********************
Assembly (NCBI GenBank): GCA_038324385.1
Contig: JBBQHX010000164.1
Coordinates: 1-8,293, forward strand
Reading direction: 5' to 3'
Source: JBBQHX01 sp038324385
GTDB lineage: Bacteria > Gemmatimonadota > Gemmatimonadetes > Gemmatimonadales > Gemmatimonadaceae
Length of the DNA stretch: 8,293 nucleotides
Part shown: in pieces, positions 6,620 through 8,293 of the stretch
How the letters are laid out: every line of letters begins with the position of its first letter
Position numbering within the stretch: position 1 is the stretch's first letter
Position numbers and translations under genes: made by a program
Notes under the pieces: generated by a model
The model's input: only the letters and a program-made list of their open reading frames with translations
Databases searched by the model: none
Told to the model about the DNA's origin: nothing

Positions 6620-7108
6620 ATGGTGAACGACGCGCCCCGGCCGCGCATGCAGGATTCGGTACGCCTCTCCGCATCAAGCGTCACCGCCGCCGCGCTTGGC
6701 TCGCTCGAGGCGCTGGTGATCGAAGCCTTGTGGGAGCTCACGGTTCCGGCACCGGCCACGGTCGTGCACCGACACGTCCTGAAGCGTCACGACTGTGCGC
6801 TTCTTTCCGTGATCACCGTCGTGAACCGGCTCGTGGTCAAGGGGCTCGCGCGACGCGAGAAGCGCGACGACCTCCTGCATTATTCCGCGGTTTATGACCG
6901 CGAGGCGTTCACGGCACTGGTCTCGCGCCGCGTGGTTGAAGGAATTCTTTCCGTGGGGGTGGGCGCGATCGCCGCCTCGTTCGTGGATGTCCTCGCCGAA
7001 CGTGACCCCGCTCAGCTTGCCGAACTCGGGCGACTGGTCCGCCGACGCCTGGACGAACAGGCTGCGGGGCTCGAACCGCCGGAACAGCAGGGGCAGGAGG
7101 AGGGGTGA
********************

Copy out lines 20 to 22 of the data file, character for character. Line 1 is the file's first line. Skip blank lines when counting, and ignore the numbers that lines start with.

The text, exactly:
6901 CGAGGCGTTCACGGCACTGGTCTCGCGCCGCGTGGTTGAAGGAATTCTTTCCGTGGGGGTGGGCGCGATCGCCGCCTCGTTCGTGGATGTCCTCGCCGAA
7001 CGTGACCCCGCTCAGCTTGCCGAACTCGGGCGACTGGTCCGCCGACGCCTGGACGAACAGGCTGCGGGGCTCGAACCGCCGGAACAGCAGGGGCAGGAGG
7101 AGGGGTGA